Economist Joseph Stiglitz isn’t shy about his opinion on Argentina’s default.

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Stiglitz says America will suffer from Argentina’s Default

Saying “America will suffer, too,” Stiglitz touches on the issue discussed behind closed doors.  The US legal decision to rule against Argentina was a “travesty” that “will carry a high price,” he says, contrary to the assurances of the financial establishment.

It was not a decision backed by the Obama administration, but rather a court decision that is being called into question. The Obama administration had actually indicated their support for the Government of Argentina, indicating that the issue could damage the US on a world stage.

This apparently didn’t impact the participants, however.

During the arm twisting, publicly played out negotiations that often featured subtle “scare campaign” tactics delivered by third parties to the fight, one of the messages sent to Argentina was that its financial system would suffer ruin. The country would be isolated and alone.

But is it the US that might become isolated?

Stiglit: Argentina’s default type first ever in history

Stiglitz notes this was the first time in history a country was willing and able to pay its debts, but a US Judge would not allow that to happen.  Global investors are aware this “default” was really more of a forced separation, providing Argentina the benefit of the doubt based on corporate loan rates in the country.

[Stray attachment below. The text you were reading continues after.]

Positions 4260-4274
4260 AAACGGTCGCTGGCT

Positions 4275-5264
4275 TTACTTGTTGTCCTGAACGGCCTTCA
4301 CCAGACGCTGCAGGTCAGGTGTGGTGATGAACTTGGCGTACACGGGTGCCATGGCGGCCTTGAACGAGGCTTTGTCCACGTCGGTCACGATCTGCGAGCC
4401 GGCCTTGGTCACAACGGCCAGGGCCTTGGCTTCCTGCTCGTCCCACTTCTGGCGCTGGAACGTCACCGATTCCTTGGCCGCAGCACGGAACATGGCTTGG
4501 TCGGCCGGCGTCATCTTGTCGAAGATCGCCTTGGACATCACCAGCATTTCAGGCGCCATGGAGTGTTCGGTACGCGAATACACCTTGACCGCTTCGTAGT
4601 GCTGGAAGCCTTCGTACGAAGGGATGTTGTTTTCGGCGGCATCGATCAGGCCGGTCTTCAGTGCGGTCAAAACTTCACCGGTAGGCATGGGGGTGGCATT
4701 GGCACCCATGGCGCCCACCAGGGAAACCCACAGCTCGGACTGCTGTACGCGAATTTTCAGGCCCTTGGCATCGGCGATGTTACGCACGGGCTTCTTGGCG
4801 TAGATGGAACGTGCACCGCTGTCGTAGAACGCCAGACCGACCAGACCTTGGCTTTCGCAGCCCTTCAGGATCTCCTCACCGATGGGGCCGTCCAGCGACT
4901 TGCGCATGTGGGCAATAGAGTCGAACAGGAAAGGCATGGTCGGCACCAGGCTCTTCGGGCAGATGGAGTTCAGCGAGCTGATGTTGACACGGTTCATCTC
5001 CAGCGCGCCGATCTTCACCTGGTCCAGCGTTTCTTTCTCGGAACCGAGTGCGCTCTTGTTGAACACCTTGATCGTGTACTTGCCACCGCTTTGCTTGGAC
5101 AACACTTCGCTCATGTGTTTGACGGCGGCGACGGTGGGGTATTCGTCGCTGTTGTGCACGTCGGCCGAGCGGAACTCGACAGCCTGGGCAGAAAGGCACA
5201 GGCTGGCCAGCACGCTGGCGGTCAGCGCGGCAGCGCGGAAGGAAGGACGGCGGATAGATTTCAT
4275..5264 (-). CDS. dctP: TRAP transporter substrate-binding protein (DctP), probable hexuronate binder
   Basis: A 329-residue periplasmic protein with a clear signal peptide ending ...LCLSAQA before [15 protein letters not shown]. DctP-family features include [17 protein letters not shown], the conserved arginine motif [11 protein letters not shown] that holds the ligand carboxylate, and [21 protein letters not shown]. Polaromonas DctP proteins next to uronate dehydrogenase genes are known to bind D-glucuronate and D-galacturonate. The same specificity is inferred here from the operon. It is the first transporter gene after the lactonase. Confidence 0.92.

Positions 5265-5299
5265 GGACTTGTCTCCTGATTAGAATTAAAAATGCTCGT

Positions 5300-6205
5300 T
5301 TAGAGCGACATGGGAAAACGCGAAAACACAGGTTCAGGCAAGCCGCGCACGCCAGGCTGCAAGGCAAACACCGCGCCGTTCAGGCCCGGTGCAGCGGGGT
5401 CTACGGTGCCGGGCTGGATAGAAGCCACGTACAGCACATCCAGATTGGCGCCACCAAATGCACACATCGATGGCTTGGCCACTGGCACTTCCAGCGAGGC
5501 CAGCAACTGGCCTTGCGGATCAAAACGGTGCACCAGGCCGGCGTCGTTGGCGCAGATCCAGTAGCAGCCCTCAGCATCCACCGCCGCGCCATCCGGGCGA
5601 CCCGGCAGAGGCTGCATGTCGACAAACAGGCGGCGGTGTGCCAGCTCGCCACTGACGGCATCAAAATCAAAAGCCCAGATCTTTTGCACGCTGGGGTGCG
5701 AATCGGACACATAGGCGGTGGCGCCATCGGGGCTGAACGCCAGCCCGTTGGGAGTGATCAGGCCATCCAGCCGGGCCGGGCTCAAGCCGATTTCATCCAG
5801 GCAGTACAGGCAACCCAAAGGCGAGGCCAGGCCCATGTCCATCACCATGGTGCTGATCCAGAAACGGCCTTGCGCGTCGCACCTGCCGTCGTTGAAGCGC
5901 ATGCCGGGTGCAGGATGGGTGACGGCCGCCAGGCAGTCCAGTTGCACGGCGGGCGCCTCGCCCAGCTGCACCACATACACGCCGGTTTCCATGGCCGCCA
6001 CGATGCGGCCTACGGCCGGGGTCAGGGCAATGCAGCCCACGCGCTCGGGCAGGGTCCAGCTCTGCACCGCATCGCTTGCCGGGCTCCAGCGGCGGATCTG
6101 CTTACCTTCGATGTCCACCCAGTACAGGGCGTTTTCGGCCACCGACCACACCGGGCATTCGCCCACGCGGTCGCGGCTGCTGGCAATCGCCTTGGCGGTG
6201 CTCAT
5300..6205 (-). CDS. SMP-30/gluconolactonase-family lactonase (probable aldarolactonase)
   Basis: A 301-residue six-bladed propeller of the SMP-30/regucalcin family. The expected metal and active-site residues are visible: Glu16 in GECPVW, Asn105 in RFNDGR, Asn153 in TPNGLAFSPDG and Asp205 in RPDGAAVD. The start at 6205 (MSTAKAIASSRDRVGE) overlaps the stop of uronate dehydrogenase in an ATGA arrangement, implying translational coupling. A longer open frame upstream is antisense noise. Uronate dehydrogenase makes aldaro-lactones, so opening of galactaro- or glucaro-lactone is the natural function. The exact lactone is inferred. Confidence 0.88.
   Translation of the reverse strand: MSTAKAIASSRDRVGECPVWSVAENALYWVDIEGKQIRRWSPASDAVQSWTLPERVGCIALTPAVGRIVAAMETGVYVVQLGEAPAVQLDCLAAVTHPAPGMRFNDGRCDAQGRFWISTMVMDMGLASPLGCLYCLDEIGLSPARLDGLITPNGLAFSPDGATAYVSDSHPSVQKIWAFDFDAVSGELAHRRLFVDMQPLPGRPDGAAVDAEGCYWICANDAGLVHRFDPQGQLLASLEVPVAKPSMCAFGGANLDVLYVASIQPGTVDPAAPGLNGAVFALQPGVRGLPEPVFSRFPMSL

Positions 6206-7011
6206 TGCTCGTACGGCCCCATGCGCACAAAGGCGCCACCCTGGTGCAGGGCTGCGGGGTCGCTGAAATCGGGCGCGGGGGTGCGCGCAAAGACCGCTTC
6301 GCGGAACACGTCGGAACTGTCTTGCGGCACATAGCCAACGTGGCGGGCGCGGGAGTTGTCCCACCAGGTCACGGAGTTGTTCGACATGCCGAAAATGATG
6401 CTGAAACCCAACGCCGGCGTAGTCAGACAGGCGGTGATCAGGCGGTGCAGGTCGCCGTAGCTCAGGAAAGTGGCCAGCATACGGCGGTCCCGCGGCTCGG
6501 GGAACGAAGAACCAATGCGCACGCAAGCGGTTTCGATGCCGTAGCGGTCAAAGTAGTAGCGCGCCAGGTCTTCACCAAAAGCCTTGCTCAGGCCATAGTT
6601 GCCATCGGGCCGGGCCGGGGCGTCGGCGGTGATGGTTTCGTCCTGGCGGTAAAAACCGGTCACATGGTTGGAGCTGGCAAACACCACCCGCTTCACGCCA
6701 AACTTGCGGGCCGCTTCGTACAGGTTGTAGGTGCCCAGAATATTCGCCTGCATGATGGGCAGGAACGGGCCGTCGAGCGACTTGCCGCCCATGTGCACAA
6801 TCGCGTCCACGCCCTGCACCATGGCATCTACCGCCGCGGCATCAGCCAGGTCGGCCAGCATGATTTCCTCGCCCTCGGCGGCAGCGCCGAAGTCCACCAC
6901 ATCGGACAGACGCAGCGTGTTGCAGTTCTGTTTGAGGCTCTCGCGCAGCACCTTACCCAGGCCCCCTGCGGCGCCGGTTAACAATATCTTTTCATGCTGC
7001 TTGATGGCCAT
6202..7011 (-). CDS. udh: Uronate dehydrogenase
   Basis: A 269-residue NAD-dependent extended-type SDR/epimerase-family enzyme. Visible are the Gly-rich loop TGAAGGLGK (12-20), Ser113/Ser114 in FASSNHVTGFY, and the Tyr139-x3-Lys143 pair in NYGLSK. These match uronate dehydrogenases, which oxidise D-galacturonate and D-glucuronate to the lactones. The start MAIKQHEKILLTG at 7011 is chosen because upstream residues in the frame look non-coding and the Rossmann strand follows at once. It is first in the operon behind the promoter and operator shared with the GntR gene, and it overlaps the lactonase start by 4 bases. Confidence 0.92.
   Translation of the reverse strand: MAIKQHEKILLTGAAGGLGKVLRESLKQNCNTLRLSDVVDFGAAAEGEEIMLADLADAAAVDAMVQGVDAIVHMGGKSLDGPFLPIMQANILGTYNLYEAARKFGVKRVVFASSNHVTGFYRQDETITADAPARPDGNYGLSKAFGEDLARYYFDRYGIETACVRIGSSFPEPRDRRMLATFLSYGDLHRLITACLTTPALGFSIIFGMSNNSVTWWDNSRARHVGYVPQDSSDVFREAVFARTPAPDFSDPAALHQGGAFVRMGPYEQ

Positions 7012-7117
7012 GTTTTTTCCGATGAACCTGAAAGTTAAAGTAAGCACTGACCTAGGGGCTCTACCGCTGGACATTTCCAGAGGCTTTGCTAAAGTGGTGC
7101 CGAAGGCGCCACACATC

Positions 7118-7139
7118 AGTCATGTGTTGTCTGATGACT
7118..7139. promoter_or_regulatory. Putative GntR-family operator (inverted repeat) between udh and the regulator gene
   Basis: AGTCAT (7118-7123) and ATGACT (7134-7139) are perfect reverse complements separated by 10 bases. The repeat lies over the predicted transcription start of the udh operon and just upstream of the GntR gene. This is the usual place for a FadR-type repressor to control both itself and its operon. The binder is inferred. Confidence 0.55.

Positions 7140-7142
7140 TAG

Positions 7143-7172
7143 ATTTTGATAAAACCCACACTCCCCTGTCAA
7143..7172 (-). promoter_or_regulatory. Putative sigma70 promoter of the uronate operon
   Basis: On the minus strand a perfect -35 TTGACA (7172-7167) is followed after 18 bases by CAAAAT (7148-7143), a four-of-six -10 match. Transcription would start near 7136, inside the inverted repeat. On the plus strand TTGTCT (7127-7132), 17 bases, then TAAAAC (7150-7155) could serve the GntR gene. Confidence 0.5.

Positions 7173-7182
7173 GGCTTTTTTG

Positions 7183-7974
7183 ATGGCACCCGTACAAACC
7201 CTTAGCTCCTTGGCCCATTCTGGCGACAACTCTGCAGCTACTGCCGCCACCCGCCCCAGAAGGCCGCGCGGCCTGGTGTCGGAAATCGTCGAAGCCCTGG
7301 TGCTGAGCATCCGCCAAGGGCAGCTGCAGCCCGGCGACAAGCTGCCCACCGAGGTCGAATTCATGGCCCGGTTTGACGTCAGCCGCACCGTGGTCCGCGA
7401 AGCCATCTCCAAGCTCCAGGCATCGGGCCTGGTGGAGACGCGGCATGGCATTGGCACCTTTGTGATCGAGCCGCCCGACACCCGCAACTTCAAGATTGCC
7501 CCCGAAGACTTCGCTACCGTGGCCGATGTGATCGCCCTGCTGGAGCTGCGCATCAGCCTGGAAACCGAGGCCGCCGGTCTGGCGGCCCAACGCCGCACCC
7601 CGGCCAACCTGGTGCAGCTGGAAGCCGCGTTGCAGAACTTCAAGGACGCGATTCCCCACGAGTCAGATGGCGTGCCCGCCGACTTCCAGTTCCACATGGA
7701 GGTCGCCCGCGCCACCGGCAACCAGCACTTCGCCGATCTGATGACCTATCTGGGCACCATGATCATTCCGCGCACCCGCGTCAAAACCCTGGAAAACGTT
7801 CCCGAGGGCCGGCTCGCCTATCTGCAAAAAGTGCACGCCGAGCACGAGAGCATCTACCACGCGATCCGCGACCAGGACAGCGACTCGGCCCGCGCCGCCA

Griesa’s ruling, said Stiglitz, “encourages usurious behavior, threatens the functioning of international financial markets, and defies a basic tenet of modern capitalism: insolvent debtors need a fresh start.”

After Argentina reached agreement with over 90 percent of creditors and restructured its previous debt, those who accepted the agreement saw significant appreciation in the bonds.  “The economy soared, so the GDP-indexed bonds paid off handsomely,” Stiglitz notes.

But then the “vulture investors” spied an opportunity to build even more wealth. This group, led by Elliott Management’s Paul Singer, bought as the blood was on the street. As panicky investors sold at a huge discount, the “vultures” bought.

This group wasn’t happy with a normal return from a rising Argentine economy. They wanted full repayment – plus interest at a high risk premium.

Griesa ruling against Argentina

They went to court and found a willing judge Thomas Griesa. He not only ruled that essentially Argentina couldn’t default – but that the holdout bond holders were entitled to a significant risk premium interest rate associated with their investment. As Stiglitz points out, on the one hand the judge said the bonds cannot default, while on the other hand he is saying bond investors should receive a high risk premium in case of default.

The potential profits were huge.  Elliott stood to generate a 1,600 percent return on investment – unheard of for a bond investment.

This is how absurd the deal was, Stiglitz points out.

It is also the logic behind the Twitter hashtag, #Griesafault, which lays blame for the disaster on the US judge.

The US financial system, according to Stiglitz, has “already practiced at exploiting poor Americans,” which was really the appetizer.  Now it “has extended its efforts globally.”

Time for the world to experience the power of the US financial system.